“We think that the point is to pass the test or to overcome the problem, but the truth is that things don’t really get solved. They come together and they fall apart. Then they come together again and fall apart again..… The healing comes from letting there be room for all of this to happen: room for grief, for relief, for misery, for joy.” – Pema Chodron

Create the Conditions for Civil Conversation

Outline from the beginning that this gathering (at least initially) is not about reaching any resolution or conclusions. It is about connecting the people behind the ideas and beliefs. No one will be advocating for others to see things their way. No one will feel pressured to give up the ground they stand on. Stating this very clearly can be disarming, and the first step of creating the conditions of civil conversation.

Tools for Delving Further
Write down specific questions

  • Reference these question throughout the conversation to stay on topic
  • Get curious about what forms their worldview (cultural background, early childhood)
  • Ask open-ended questions

Hitting the pause button

  • Stop the conversation and take 3 deep breaths.
  • Stand-up or adopt a radically different body posture.
  • Embrace silence, sit with it, take a break.

Language of reframing

  • “Tell me what you mean when you use that word.”
  • “Help me get a full picture of what that means to you.”
  • Ask opened questions, Yes/No questions can stifle the conversation

Vocabulary

  • Substitute “I agree” or “We agree” rather that using the word right or wrong
  • Trains the mind to see the discussion as contextual, rather than absolute.
  • Use ‘my view’ instead of ‘it is’ this way

Validation

  • You don’t need to agree with them to validate them.
  • Confirm the meaningfulness of their experience.
  • “I understand what you’re saying, and….”

Be Mindful of Time

  • Set clear agreements about how long you plan to talk.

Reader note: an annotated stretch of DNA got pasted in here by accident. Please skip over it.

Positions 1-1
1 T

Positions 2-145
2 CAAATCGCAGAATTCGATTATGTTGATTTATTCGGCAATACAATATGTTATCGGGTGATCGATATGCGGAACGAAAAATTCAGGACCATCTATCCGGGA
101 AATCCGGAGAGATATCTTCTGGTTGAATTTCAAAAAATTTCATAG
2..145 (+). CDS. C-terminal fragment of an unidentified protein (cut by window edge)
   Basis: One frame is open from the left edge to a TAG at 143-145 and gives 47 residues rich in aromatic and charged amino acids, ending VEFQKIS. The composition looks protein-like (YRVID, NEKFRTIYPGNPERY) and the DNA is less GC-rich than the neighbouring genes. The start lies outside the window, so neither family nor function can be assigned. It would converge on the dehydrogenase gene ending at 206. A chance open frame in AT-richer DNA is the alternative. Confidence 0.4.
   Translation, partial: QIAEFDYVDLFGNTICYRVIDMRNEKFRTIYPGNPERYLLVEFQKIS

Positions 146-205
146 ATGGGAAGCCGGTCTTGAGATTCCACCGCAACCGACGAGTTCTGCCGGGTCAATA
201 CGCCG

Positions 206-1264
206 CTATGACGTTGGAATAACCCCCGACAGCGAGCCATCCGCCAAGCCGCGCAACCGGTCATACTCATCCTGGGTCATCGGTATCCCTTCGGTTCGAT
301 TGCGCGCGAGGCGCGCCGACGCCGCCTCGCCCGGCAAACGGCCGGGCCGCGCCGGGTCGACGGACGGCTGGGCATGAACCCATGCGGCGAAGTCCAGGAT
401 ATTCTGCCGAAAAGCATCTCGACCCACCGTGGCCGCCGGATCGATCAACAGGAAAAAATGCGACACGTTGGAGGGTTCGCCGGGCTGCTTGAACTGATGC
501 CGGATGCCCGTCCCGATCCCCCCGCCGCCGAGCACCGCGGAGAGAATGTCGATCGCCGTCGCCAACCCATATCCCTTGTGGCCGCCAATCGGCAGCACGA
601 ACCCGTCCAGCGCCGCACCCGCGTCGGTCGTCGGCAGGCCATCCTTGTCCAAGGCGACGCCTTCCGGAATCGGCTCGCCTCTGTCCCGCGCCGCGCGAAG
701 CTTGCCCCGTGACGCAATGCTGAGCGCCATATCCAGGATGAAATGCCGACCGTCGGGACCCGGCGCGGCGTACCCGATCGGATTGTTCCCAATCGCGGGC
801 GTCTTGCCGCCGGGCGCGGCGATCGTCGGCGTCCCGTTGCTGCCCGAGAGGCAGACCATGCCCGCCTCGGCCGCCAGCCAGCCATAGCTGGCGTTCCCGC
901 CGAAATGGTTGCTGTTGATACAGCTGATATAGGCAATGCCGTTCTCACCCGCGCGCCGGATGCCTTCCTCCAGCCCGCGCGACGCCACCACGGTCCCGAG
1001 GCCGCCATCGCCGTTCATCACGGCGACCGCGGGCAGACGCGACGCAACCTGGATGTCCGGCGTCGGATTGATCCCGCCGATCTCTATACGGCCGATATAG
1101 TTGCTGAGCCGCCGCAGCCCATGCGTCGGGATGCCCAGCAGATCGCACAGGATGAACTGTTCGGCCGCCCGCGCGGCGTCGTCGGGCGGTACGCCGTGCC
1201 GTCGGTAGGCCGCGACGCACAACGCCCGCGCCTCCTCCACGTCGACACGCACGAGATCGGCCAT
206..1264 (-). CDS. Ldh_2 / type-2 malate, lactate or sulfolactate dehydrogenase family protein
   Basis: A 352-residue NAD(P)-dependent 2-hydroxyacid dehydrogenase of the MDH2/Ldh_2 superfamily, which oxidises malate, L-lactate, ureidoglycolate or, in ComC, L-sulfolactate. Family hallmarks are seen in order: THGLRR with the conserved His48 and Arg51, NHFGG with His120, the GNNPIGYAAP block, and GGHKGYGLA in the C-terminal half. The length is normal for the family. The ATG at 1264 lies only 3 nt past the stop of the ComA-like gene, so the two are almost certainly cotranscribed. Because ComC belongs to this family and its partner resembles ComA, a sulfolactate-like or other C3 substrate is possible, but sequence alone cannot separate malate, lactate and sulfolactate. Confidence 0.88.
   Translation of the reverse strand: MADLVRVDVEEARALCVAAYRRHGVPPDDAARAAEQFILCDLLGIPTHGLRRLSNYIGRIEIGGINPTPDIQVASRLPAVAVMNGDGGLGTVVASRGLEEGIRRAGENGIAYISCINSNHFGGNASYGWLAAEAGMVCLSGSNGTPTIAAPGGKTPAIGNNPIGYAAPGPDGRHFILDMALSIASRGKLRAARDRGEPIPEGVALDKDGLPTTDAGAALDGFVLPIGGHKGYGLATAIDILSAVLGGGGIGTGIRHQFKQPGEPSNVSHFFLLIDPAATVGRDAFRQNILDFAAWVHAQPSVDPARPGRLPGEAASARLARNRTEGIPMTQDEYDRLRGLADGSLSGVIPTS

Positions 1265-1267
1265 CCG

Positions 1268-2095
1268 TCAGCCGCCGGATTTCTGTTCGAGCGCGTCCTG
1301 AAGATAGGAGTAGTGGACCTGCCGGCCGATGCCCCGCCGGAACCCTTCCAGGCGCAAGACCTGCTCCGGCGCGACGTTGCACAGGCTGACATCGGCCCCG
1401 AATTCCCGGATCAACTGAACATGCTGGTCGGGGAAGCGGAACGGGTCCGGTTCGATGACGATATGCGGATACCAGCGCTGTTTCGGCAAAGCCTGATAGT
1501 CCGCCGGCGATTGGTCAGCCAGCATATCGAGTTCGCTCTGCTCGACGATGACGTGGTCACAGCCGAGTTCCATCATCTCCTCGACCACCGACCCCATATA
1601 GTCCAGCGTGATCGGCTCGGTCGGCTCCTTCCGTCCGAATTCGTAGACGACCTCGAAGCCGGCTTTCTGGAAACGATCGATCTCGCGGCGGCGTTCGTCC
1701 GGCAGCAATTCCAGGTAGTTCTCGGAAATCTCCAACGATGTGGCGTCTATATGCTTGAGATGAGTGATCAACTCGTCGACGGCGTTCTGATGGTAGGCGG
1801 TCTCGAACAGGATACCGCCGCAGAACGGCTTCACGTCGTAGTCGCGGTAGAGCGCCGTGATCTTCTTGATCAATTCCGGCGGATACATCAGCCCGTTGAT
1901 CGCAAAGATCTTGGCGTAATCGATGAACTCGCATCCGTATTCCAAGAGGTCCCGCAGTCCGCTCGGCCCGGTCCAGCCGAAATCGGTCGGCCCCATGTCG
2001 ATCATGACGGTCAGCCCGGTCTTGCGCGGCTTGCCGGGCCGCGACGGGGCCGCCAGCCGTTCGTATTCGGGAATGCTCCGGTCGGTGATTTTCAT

• Utilize a talking stick or hand signal method in group conversations.
  • Respect and uphold time considerations.

Rubber meets the Road

  • Believing/Doubting game
  • What are the possibilities?
  • Compelling positive vision
  • What are our needs?

Triggered! Now what

  • What is meaningful and important to each of us?
  • (Flooded) Hendrick institute model
  • Acknowledge the trigger.
  • Put the conversation on pause.
  • Write down the details of what prompted the trigger-food for thought
  • Becoming triggered is gift, it has something to tell us about our own strong views

Closing

Formulate a question for everyone to carry out into the world and, if you plan to meet again, to frame your next gathering. You might get there by asking people to share one of the following:

  • Something you’ve learned from someone else during the meeting.
  • Something you’re still thinking about.
  • Something you want to talk more about at the next gathering.

Quotes

Reality is an illusion, albeit a very persistent one. – Albert Einstein

Win the Battle, Lose the War – timeless wisdom

“My contention is that good men (not bad men) consistently acting upon that position [imposing “the good”] would act as cruelly and unjustly as the greatest tyrants. They might in some respects act even worse. Of all tyrannies, a tyranny sincerely exercised for the good of its victims may be the most oppressive. It would be better to live under of robber barons than under omnipotent moral busybodies. The robber barons cruelty may sometimes sleep, his cupidity may at some points be satiated; but those who torment us for their own good will torment us without end for they do so with the approval of their own conscience. They may be more likely to go to heaven, yet at the same time likely to make a Hell of earth. This very kindness stings with intolerable insult. To be “cured” against one’s will and cured of states which we may not regard as disease is to be put on the level of those who have not yet reached the age of reason or those who never will; to be classed with infants, imbeciles, and domestic animals.” – CS Lewis